The principle concern in Classical economic theory was the question of value. Where does it come from? And then it asks another question: what’s the difference between the hide of a cow and a pair of shoes? (In modern terms, what’s the difference between a pile of sand and a silicone chip?) The hide is worth less than the shoes. (The sand is worth less than the chip.) And what makes the difference? It is labour. It is the value of the labour that has gone into the making of the product, both the direct labour, and the accumulated labour in terms of education and training, which is why skilled work is worth more than unskilled work. More labour has gone into it.
And traditionally, Classical economics drew a line between earned income, and unearned income. Earned income came from adding your labour to a product to create value. That is the real economy. Unearned income is things like rents, interest, stocks and shares, land value and real estate. Unearned income is money that can be earned while twiddling your thumbs or goosing the maid. You don’t need to work to get it.
Classical economics therefore proposed taxing unearned income in order to benefit society as a whole. It is what Adam Smith meant when he talked about the free market. The free market did not become free until the burden of unearned income had been lifted from the economy by taxation: the exact opposite of current free market thinking. It was what the Labour Party was created to do. That was what was meant by the redistribution of wealth: redistribution from those who lived off unearned income to those who earned their income by work, by labour.
You can see why it’s not taught any more can’t you? Because it questions the very basis of the world we inhabit, where unearned income lords it over earned income, and we have all become serfs to the profit motive.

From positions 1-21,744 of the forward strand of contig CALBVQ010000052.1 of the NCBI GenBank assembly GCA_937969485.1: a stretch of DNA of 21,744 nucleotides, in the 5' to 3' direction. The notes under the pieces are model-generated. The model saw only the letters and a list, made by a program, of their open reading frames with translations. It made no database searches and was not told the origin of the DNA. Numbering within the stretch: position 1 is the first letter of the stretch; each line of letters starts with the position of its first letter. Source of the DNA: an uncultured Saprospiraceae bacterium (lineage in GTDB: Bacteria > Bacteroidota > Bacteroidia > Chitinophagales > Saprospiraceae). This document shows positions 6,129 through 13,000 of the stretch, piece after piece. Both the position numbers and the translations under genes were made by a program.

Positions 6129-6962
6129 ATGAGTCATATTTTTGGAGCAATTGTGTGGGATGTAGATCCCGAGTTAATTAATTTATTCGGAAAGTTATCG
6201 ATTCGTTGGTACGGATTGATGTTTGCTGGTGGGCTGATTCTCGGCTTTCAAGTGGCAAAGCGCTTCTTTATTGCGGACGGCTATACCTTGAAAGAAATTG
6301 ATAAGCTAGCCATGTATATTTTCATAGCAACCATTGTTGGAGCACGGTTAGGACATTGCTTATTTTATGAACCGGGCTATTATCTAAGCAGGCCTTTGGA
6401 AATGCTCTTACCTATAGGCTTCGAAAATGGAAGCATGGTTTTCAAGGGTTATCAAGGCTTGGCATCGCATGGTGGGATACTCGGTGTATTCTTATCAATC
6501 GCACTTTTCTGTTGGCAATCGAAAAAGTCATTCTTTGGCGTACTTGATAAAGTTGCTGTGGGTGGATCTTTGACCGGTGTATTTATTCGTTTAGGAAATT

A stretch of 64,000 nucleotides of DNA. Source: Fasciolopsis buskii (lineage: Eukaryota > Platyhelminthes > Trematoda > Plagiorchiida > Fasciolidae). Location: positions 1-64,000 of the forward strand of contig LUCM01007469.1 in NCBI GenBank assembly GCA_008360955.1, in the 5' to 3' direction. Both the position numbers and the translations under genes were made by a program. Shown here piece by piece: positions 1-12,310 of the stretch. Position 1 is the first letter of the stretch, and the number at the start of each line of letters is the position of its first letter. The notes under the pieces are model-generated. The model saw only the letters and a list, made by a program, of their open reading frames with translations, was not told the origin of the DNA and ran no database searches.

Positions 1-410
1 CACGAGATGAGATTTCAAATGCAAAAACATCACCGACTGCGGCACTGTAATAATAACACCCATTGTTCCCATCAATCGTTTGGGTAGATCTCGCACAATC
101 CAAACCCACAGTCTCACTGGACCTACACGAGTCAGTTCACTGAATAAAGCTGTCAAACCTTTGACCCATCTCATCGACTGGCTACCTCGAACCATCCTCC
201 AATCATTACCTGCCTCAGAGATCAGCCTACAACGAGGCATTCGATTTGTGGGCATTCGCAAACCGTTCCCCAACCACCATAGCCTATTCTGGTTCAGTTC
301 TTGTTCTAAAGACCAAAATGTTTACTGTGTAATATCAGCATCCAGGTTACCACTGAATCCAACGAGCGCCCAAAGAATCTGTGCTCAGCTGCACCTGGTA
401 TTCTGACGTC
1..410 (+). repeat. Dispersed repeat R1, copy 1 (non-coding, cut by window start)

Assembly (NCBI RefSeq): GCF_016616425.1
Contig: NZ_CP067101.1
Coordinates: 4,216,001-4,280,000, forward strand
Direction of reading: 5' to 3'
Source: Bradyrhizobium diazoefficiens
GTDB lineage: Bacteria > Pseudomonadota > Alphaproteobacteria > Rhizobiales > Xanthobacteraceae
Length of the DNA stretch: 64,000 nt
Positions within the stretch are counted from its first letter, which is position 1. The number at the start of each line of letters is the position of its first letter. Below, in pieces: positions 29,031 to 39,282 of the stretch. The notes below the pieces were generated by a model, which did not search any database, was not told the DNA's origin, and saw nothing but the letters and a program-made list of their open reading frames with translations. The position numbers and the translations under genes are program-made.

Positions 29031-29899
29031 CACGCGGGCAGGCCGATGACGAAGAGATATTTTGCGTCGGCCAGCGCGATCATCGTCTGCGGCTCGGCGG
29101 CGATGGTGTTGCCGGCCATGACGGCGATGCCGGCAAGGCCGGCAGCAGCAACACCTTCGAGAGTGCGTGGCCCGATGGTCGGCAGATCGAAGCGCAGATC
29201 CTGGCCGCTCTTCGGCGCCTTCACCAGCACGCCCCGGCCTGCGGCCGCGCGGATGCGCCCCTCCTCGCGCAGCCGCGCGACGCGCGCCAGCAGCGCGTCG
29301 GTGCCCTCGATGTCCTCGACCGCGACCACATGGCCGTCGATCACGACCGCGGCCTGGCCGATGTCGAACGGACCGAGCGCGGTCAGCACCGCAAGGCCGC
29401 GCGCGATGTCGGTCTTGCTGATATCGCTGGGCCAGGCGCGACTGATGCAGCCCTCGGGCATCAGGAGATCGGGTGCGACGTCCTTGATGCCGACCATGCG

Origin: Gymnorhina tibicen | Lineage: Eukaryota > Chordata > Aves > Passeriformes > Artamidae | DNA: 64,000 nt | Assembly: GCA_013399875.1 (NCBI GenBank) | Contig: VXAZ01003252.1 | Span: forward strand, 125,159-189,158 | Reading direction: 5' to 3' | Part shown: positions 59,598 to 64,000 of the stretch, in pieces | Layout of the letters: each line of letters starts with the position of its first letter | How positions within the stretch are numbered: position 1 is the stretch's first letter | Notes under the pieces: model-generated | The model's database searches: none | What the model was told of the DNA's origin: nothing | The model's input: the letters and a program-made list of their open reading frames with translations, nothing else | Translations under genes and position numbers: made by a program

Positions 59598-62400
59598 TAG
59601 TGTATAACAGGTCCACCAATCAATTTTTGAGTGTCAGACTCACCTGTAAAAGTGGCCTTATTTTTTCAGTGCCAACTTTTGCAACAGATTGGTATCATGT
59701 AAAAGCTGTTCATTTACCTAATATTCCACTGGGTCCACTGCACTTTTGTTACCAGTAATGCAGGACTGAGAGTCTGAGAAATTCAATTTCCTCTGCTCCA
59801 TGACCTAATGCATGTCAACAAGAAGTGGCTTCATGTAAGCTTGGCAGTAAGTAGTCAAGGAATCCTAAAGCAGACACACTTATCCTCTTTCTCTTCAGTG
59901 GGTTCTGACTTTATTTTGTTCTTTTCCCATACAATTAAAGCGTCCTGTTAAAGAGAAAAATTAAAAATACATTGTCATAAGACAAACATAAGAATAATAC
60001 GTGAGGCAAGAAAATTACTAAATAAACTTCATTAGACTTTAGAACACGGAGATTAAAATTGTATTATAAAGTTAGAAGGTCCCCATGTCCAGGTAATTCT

This is the real reason behind the euphemistic term “modernisation”. Modernisation means privatisation. What they actually mean is the right of the agencies of unearned income who now rule the world to extract private profit from every form of human endeavour: and that includes the postal market.
The postal market is not being privatised in the interests of efficiency, but in the interests of the corporations that already control most of our lives.
This, of course, is the world we live in, and I guess the union think that they are just being realistic by making compromises with it in order to survive. But here are some of the things I don’t understand. So, for instance, we are now being told that the Royal Mail were going to abolish the piece rate for door-to-door anyway, so we should consider the door-to-door supplement as a bonus.
Can you imagine what would have happened if Royal Mail had unilaterally got rid of door-to-door payments and attempted to force them into our workload without union consent? We’d have simply refused. They would have had a rebellion on their hands. They could never have got away with it.
In other words, what the union have done here is to offer the management a gift of the door-to-door payments. They’ve handed it to them on a plate.